Asylum Lawyer Discusses New U.S. Policy Changes NPR's Ailsa Chang talks to asylum lawyer Ruby Powers about changes to U.S. asylum policy including keeping migrants in Mexico while their claims are processed.
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Asylum Lawyer Discusses New U.S. Policy Changes

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Asylum Lawyer Discusses New U.S. Policy Changes

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Asylum Lawyer Discusses New U.S. Policy Changes

Asylum Lawyer Discusses New U.S. Policy Changes

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NPR's Ailsa Chang talks to asylum lawyer Ruby Powers about changes to U.S. asylum policy including keeping migrants in Mexico while their claims are processed.

AILSA CHANG, HOST:

The Trump administration announced a major change in asylum policy yesterday. At a hearing with lawmakers, Homeland Security Secretary Kirstjen Nielsen said asylum-seekers at the southwest border will no longer be allowed to stay in the U.S. while their claims are being processed. Instead, those asylum-seekers will be sent back to Mexico to wait there. Mexico's government has agreed to this. The White House says the move is aimed at deterring illegal immigration and stopping migrants from disappearing in the U.S. under what President Trump has called catch and release. To talk about how this could affect asylum-seekers, we're joined now by Ruby Powers. She's an immigration attorney who's been in Tijuana helping migrants prepare their asylum cases. Welcome.

RUBY POWERS: Thank you very much for having me.

CHANG: Can you just start us off by telling us what it's been like in Tijuana now as you're helping migrants build their asylum cases? Give us an idea of what that entails.

POWERS: Well, there's, I think, thousands - potentially five to 8,000 people waiting to enter the United States in about 30 or so shelters. A lot of people have no means. Some don't even have phones. People are living in tents in the mud and rain and just taking whatever, you know, food NGOs are able to provide. It's very chaotic. And there's a lot of desperate people waiting to come to the United States.

CHANG: Right. These aren't people who have, like, packed documentation into their bags, dragging that across miles and miles and miles, to meet you.

POWERS: No, the most I saw someone have is, like, maybe four pieces of paper. And that might be just, like, their children's birth certificates or something like that.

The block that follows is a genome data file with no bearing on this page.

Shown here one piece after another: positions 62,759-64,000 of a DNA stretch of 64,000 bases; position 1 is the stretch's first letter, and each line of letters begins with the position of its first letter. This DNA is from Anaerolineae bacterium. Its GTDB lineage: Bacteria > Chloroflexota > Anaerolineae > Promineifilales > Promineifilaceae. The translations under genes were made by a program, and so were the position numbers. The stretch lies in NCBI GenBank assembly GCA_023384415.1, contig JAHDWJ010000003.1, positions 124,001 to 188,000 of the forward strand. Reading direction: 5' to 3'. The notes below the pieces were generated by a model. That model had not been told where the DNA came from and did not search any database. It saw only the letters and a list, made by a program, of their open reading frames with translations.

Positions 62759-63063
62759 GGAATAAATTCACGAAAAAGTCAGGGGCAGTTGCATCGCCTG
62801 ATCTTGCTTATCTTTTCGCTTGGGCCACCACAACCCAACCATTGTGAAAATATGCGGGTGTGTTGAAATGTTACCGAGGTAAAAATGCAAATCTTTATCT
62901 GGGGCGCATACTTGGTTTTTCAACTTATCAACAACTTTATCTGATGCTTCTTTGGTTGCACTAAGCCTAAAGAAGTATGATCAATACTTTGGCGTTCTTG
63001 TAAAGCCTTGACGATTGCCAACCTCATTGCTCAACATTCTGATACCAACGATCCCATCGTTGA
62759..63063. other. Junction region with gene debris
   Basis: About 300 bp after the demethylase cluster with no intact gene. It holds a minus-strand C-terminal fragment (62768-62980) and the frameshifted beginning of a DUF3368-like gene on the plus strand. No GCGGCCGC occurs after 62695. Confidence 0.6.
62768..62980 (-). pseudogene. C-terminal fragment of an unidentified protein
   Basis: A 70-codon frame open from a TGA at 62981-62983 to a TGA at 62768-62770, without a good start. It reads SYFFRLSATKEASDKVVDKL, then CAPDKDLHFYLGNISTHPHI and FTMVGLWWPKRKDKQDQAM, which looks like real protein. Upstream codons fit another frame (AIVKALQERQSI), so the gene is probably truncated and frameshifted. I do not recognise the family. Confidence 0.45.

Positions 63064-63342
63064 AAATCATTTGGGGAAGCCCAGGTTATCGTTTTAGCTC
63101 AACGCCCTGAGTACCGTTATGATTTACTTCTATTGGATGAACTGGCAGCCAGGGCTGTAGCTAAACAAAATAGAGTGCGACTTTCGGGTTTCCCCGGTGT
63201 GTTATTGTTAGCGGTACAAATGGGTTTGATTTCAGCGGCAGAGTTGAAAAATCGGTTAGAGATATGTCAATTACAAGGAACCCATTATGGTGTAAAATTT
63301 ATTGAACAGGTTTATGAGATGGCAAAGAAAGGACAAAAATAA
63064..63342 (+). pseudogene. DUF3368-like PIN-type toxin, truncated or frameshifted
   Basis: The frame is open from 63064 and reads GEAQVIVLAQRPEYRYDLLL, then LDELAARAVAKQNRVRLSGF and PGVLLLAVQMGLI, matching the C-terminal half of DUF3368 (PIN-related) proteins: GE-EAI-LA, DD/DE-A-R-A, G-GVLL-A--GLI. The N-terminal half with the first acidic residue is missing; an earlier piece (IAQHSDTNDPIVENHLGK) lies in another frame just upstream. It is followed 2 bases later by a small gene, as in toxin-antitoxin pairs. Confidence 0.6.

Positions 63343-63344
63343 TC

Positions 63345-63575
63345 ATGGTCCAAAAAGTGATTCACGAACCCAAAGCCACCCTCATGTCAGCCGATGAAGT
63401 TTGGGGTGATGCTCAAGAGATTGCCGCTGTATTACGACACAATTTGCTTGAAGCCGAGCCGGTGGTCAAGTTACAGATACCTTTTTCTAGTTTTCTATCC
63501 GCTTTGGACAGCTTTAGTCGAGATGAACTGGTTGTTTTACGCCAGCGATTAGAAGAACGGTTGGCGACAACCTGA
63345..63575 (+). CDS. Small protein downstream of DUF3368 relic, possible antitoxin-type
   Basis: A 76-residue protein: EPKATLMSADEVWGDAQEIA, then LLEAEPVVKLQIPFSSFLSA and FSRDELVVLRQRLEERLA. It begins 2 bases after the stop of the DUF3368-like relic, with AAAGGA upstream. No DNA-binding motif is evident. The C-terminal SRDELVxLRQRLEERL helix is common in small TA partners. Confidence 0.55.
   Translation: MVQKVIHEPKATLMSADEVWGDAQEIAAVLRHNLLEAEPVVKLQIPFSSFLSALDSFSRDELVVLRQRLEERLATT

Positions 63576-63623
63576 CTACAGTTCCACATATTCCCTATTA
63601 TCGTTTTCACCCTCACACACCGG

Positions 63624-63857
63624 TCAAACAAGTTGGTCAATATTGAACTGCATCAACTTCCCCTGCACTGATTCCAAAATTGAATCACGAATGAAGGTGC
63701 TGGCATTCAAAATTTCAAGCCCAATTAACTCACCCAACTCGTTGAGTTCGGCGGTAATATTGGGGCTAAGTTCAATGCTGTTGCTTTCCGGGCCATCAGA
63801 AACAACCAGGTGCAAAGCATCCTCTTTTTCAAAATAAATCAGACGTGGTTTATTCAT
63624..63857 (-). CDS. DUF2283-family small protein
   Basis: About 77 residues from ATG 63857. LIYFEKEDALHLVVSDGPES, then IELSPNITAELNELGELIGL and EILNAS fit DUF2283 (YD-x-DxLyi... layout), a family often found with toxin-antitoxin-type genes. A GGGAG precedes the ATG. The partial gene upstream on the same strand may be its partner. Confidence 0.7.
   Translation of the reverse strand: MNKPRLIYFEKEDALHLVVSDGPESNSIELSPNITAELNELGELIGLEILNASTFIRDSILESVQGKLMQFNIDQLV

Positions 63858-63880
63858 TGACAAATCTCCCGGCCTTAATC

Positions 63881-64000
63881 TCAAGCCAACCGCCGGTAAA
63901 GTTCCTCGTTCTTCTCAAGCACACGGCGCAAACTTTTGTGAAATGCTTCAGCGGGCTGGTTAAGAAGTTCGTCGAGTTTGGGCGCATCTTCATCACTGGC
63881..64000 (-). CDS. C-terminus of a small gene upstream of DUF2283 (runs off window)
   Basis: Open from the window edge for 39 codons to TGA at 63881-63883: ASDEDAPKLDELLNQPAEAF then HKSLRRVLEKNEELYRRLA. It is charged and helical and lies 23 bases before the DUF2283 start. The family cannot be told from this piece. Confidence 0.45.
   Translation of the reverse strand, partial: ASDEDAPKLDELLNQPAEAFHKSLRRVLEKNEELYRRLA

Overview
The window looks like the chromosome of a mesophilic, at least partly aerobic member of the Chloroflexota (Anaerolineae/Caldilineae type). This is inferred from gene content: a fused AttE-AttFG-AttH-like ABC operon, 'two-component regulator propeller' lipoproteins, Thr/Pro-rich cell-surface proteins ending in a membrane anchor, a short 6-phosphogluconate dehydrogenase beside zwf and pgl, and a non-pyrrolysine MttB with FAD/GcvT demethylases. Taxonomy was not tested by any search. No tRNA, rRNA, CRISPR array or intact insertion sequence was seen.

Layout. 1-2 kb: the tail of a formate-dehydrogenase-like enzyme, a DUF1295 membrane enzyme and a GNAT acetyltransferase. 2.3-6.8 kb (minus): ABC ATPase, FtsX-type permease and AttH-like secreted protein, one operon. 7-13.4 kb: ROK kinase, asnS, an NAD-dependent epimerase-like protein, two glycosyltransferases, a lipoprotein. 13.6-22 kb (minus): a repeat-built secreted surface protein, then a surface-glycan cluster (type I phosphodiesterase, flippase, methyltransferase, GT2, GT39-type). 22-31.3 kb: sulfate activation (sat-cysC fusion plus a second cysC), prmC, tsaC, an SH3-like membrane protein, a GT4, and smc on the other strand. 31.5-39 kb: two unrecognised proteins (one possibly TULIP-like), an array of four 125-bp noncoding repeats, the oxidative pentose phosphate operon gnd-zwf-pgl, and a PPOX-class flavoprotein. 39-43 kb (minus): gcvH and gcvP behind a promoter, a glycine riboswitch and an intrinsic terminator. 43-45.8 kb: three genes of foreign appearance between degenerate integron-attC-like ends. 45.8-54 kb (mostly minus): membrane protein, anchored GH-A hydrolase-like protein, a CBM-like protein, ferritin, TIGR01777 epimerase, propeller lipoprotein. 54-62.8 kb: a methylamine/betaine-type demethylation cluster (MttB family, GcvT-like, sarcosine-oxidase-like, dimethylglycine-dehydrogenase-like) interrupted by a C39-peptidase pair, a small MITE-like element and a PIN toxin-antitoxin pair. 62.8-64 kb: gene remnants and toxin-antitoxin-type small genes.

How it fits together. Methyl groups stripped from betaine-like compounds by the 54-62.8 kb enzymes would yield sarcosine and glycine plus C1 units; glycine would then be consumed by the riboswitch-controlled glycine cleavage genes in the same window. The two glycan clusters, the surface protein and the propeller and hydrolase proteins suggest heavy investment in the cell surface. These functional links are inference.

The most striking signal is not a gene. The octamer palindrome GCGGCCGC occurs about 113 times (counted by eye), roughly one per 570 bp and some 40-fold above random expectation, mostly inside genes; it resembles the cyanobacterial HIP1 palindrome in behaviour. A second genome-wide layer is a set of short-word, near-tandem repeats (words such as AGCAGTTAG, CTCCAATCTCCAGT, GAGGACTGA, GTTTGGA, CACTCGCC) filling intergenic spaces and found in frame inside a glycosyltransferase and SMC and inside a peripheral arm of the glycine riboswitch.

CHANG: So on top of these very real challenges, now we have this new policy where a migrant claiming asylum has to stay in Mexico while the claim is pending. How will that affect the ability of these applicants to access lawyers and their ability to collect evidence for their asylum cases?

POWERS: It's going to be prohibitive for them to put on a strong case. First of all, most of them don't have an actual fixed address. They're living in shelters. To have internet, to be able to have an experienced immigration attorney to come visit with them and talk with them - I'm also concerned about their safety in Mexico while their case is pending.

CHANG: Tell us about that. What physical safety concerns do you have about them waiting in Mexico?

POWERS: Well, two young children were strangled and murdered this weekend at a shelter - unaccompanied minors. And then there's just people who come up to me and say, I'm fleeing from southern Mexico, and the people that I'm fleeing from know that I'm here and have threatened me. And they know what shelter I'm staying at. Just those little tidbits have, you know, made it more evident that it's not safe for them to be living this way and in Mexico during this time.

CHANG: Now, DHS, the Department of Homeland Security, assures that due process will be preserved, that these asylum applicants will be able to get lawyers. They say everyone should trust them. What do you think of that?

POWERS: I don't know how they even think that's possible. It's hard enough for me to go to Pearsall or Conroe, you know, which are three or one hour away from my own office. But to go to Mexico - I mean, luckily I am a U.S. citizen that can travel over to Mexico. But to drop everything and go over there to meet with clients, I don't see how it's even possible.

CHANG: What about lawyers in Mexico? Could lawyers there fill the need?

POWERS: You know, unless a person is licensed by a U.S. State Bar and knowledgeable about U.S. immigration law, I wouldn't trust that that they should be providing immigration advice. In fact, when I was at a shelter helping out, I noticed that a Mexican attorney had given bad U.S. immigration advice to some of the people at the shelter.

CHANG: Ruby Powers is an immigration attorney based in Houston, and she's been working with asylum-seekers at the U.S.-Mexico border. Thank you very much.

POWERS: Thank you very much.

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